Parents fear deaf children could miss out under privatization of Australian Hearing

Summarized by Rachel Janis, staff writer

When Natalie Ryan’s daughter Lucy was fitted with hearing aids at 11 months old, she could finally hear the sound of a kookaburra’s call. Lucy was born profoundly deaf, while her twin Hannah is hearing.

“It’s just amazement, the first time your child hears anything. It’s all so new and wondrous,” said Ms. Ryan. With the help of a cochlear implant, Lucy was catching up developmentally with Hannah.

Now four years old, Lucy is one of thousands of people with hearing loss who are assisted by Australian Hearing—one of many public entities that the government is debating on privatizing because of budget measures. With Hearing Awareness Week as a motivation, parents of deaf children are asking the government to reconsider, fearing that people in regional areas won’t be able to receive hearing treatment. Also, Australian Hearing’s services will suffer business-wise.

During 2012-13, Australian hearing received $56 million from the government to provide services like hearing assessments, hearing aid fittings, and counseling for children and adults. Kate Kennedy, who is a spokeswoman for Parents of Deaf Children, said that the advanced technology and services provided by Australian Hearing made it easier for children with hearing loss to attend mainstream schools and socialize with their classmates.

Parents are afraid that a private organization would use cheaper technology and not provide as much service in regional areas, which puts children’s education and futures at risk.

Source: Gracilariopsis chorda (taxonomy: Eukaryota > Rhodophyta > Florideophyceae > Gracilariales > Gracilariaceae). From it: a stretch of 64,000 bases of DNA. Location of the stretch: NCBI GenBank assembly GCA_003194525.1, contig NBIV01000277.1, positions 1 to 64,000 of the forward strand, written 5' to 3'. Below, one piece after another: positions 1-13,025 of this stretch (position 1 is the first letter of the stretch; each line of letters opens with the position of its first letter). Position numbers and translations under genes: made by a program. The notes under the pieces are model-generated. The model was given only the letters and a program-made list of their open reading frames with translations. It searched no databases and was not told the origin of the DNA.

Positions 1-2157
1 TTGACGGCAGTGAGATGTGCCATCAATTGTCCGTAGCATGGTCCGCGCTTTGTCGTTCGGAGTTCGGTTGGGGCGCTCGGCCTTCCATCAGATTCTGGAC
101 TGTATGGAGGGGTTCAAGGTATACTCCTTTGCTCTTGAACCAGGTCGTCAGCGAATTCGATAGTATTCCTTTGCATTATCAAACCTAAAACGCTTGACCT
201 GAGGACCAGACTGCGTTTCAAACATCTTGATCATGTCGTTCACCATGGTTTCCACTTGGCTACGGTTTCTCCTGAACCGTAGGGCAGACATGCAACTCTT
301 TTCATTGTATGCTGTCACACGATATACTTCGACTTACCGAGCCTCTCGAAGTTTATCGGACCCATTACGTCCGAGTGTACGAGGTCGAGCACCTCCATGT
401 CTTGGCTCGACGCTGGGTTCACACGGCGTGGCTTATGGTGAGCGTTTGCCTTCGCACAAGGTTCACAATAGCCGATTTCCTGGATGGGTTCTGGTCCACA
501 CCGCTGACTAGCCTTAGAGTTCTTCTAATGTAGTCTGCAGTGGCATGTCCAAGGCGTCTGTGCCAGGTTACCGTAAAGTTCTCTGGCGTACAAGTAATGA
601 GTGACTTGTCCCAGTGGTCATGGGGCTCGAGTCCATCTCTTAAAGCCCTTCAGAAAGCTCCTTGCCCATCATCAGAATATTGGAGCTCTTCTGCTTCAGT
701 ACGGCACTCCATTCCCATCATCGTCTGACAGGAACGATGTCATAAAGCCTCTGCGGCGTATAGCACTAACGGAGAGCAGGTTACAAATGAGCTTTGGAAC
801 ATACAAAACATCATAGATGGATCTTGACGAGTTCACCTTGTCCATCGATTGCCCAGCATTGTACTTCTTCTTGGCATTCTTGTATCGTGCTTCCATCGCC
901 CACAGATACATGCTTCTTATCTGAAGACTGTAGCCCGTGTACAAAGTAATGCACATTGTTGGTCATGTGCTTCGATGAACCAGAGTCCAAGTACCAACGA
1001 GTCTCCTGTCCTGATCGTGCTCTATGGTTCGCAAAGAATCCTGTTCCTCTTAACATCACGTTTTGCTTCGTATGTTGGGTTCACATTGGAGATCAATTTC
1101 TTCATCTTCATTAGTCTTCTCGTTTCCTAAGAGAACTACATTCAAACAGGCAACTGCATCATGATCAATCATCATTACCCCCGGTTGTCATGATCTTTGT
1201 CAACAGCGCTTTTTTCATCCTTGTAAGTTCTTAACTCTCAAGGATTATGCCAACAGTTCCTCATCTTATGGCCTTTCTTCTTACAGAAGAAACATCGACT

Kennedy stated: “Our worry is that a private provider would not be able to deliver such a consistent and equitable level of service.”

She also said that Australian Hearing is the only place in Australia that trains pediatric audiologists. It also works with National Acoustic Laboratories for research.

“It cannot be packaged up to be thought of as just a business. It is too valuable a service and it puts at risk too many children’s futures,” said Kennedy.

Last month, Health Minister Peter Dutton informed the parliament that the government was going to evaluate the proposed privatization of Australian Hearing “to make sure that we are getting money away from bureaucratic servies and back to front-line services including and, in particular, in hearing.”

Labor’s Doug Cameron and Nick Champion are opposing the privatization, stating that Australian Hearing provided world-class services.

They said: “The Abbott government has not made a case for privatization and has failed to address the widely expressed concerns about risks to the quality of and access to services.” 

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